Tag Archives: finance 101

Borrowing Doesn’t Come With Warnings Or Permission Slips

When we borrow money, get the student loans, two or three credit cards, or line of credit that won’t be paid off for an average of 16 years, we just need a decent credit score and a paycheck. Nobody talks us through it first, nobody (especially the lender) gives us any warnings, and we sure don’t need a permission slip to jump headlong into debt.

To explain that, I want to play a TV commercial for you. This is an ad for Cymbalta. I’m not picking on them – these commercials are all pretty typical by law. But I want you to really listen to it. I want you to count how many warnings there are embedded in this one minute ad. Are you ready? (You can click this youtube.com link for the ad:


What did you come up with? In total there are more than 25 pretty serious warnings in this ad. I used one for an anti-depressant because that seemed appropriate when our debt levels keep rising, almost half the population couldn’t find $400 for an emergency, and two-thirds couldn’t miss one week of pay without serious financial trouble.

The point is that this is an ad for a prescription. You cannot even get it filled without first seeing a doctor. A professional with at least six years of medical training has to examine you, explain it, and then – maybe – write the prescription.

Do you see the irony of this? You cannot just go get this medication. Yet, in the world of borrowing, there are way more than 25 warnings that you really should know. But nobody does – few people asks, because they don’t really know what to ask, what to avoid, how to negotiate, etc.

THAT is the reason the Money Tools and Fighting Back book is so critical. It’s the medical warning equivalent for every type of borrowing and then the part of paying it off. Lenders have no obligation and no interest in having you financially educated – none!

Whether you’re 18 or 80, the book is THE best present you will ever get for yourself, or gift to someone. The $20 for the book turns into tens of thousands of dollars. It’s a must-have and must-read until lenders have to provide the same warnings as drug companies do.

80% of teenagers never take a class on financial literacy, then we set them loose to sign for student loans, then their first credit card, then they sign for a bad cell phone contract, and not long after that, for a car loan with no financial knowledge. At some point, they may get a mortgage, and the 70% chance they’ll sign up for a line of credit, too. By the time they’re 40, they’re broke, have no idea how to dig themselves out, or what to do. Then, they have kids and pass zero financial knowledge onto them. It’s true: 80% of parents do not talk to their kids about money and finances.

The Financial Nightmare of Greece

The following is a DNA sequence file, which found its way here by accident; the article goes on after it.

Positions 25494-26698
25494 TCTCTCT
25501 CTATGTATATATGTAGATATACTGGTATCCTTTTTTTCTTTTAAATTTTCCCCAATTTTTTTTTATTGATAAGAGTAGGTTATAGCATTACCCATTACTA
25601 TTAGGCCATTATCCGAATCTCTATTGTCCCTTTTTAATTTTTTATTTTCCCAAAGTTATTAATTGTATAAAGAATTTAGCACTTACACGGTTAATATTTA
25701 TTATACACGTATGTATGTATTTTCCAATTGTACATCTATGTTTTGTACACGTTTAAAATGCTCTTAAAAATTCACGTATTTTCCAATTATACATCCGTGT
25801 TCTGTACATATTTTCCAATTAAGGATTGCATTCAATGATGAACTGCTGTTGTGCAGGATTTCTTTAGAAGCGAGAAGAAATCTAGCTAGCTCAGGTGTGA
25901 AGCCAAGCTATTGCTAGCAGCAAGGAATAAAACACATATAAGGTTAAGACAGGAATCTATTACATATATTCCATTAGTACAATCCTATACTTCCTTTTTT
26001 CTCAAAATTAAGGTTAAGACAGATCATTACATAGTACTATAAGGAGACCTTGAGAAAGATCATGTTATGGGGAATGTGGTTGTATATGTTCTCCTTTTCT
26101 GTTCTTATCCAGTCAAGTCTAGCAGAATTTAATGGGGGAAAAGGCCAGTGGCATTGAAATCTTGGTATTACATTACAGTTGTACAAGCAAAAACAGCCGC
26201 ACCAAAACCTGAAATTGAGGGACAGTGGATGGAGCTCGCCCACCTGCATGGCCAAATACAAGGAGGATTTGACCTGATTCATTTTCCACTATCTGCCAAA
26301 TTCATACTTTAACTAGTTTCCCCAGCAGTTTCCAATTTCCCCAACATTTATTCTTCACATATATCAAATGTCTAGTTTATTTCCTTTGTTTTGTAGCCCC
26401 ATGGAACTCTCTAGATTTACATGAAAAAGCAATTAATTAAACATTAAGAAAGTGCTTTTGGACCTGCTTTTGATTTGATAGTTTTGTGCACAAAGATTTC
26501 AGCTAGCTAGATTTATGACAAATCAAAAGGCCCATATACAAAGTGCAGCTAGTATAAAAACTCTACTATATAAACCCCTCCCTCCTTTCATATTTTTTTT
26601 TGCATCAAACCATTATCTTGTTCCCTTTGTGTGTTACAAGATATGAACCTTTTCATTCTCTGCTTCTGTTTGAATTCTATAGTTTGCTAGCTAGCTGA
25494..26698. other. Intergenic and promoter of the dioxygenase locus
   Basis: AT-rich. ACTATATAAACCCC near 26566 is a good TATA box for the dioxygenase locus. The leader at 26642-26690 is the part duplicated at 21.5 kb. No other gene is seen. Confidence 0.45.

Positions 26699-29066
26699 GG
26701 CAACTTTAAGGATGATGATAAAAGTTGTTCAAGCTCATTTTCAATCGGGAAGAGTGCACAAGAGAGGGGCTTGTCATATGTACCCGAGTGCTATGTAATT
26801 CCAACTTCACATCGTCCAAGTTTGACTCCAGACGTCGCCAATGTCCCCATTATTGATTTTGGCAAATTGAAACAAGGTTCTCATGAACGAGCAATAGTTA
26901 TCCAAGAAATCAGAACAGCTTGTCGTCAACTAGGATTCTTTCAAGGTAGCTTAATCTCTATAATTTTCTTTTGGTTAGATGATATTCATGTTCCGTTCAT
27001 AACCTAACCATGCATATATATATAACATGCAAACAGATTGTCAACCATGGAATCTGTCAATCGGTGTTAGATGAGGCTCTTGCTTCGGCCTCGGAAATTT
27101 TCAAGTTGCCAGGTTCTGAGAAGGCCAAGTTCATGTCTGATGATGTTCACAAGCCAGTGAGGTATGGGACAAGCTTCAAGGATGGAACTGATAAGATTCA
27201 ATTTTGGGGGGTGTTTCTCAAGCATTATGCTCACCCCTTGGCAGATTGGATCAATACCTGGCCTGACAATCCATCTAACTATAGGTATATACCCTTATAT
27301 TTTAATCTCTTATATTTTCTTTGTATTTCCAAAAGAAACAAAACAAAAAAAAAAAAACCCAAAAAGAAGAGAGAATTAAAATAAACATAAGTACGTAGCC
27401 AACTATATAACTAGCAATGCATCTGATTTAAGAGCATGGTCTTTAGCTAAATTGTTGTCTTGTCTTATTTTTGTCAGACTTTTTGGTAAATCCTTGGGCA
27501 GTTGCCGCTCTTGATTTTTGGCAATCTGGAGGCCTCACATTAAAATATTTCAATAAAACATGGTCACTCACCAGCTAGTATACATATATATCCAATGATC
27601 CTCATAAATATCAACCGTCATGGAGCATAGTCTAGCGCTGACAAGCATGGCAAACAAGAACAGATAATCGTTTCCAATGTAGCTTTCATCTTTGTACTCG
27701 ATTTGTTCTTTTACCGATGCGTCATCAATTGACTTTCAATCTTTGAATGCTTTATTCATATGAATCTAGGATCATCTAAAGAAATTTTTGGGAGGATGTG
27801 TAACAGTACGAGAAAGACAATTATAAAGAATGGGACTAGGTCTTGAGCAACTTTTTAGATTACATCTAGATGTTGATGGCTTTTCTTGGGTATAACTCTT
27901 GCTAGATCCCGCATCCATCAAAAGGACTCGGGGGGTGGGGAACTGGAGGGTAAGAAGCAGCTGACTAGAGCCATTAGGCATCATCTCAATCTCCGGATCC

Finance 101 is something I can teach every fifth grader: When you buy something, you have to pay for it. Either you pay for it right away, or you pay for it later at a lot higher price.

That, essentially, is the problem in Greece playing itself out with riots and deaths as protestors fight that basic logic of going in debt. When full pension retirement comes in the mid 50s, their utility company loses money, taxes are low, they have a huge underground economy, and massive social programs are so-called “free,” eventually the tab comes due. That’s now.

There was a protestor quoted yesterday as saying they’re being bled to death. No, that’s just stupid. You’re being forced to pay for what you and your countrymen have enjoyed for decades that your country never could afford – period.

Greece owes hundreds of billions of Euros to bond holders, lenders, and other governments. Now they’re asking for more and more bailouts. But others have money – the Greeks don’t. So, if I’m borrowing money I get to set the rules. Same as when we apply for a loan. YOU don’t set the terms – the lender does. You can say no, but you don’t get a vote in the rate, etc.

Right now, Greek bonds are at 30% for two years. Imagine that! That’s how risky the investment world thinks Greece is. And the $17 billion the European Union is asked to advance right now is just to cover the next few months! It isn’t solving a thing but treading water. But they won’t write the cheque if the Greek government doesn’t sell their money-losing public utility, increase tax rates, and do some other austerity measures.

When there’s financial trouble, whether it’s you, me, or governments, you can see it coming years in advance. Ignoring it means somewhere down the road, it’ll be hugely painful. Greece is there. The US has another two or three years, based on the estimates of a number of experts.

One thing you can bet on is that the Greek government will fall and there’ll be an election. And the next party elected will be one that’ll promise to ease up, reduce taxes, and the likes. People want to hear what they want to hear. Even today, Greeks are still in denial. I would suggest they haven’t learned. But then, I’d suggest we also don’t learn from others until we, as individuals, are in the same place. How sad. How stupid. How unnecessary.